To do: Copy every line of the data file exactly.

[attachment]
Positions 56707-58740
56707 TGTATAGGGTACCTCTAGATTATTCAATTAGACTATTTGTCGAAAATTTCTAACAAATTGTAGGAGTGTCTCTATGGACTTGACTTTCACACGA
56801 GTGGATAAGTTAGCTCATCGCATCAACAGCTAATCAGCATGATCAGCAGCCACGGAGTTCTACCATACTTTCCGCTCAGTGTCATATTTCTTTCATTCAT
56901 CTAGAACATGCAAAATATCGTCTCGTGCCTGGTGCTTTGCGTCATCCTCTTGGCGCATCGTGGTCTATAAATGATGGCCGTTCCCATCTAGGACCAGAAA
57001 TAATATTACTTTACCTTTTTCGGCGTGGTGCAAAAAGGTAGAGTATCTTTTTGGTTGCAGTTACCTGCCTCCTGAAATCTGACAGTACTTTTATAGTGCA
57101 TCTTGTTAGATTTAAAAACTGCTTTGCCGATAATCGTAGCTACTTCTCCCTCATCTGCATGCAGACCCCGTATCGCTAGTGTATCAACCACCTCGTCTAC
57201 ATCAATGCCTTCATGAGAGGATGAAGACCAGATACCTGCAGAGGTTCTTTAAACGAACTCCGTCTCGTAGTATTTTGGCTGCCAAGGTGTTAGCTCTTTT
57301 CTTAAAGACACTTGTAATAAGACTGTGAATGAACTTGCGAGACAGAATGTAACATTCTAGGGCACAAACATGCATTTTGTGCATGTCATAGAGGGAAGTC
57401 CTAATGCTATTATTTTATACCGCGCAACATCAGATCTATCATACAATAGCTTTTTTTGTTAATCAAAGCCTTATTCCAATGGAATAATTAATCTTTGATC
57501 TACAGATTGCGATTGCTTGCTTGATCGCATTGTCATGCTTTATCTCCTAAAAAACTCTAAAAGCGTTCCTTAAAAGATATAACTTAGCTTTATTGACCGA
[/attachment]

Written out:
Positions 56707-58740
56707 TGTATAGGGTACCTCTAGATTATTCAATTAGACTATTTGTCGAAAATTTCTAACAAATTGTAGGAGTGTCTCTATGGACTTGACTTTCACACGA
56801 GTGGATAAGTTAGCTCATCGCATCAACAGCTAATCAGCATGATCAGCAGCCACGGAGTTCTACCATACTTTCCGCTCAGTGTCATATTTCTTTCATTCAT
56901 CTAGAACATGCAAAATATCGTCTCGTGCCTGGTGCTTTGCGTCATCCTCTTGGCGCATCGTGGTCTATAAATGATGGCCGTTCCCATCTAGGACCAGAAA
57001 TAATATTACTTTACCTTTTTCGGCGTGGTGCAAAAAGGTAGAGTATCTTTTTGGTTGCAGTTACCTGCCTCCTGAAATCTGACAGTACTTTTATAGTGCA
57101 TCTTGTTAGATTTAAAAACTGCTTTGCCGATAATCGTAGCTACTTCTCCCTCATCTGCATGCAGACCCCGTATCGCTAGTGTATCAACCACCTCGTCTAC
57201 ATCAATGCCTTCATGAGAGGATGAAGACCAGATACCTGCAGAGGTTCTTTAAACGAACTCCGTCTCGTAGTATTTTGGCTGCCAAGGTGTTAGCTCTTTT
57301 CTTAAAGACACTTGTAATAAGACTGTGAATGAACTTGCGAGACAGAATGTAACATTCTAGGGCACAAACATGCATTTTGTGCATGTCATAGAGGGAAGTC
57401 CTAATGCTATTATTTTATACCGCGCAACATCAGATCTATCATACAATAGCTTTTTTTGTTAATCAAAGCCTTATTCCAATGGAATAATTAATCTTTGATC
57501 TACAGATTGCGATTGCTTGCTTGATCGCATTGTCATGCTTTATCTCCTAAAAAACTCTAAAAGCGTTCCTTAAAAGATATAACTTAGCTTTATTGACCGA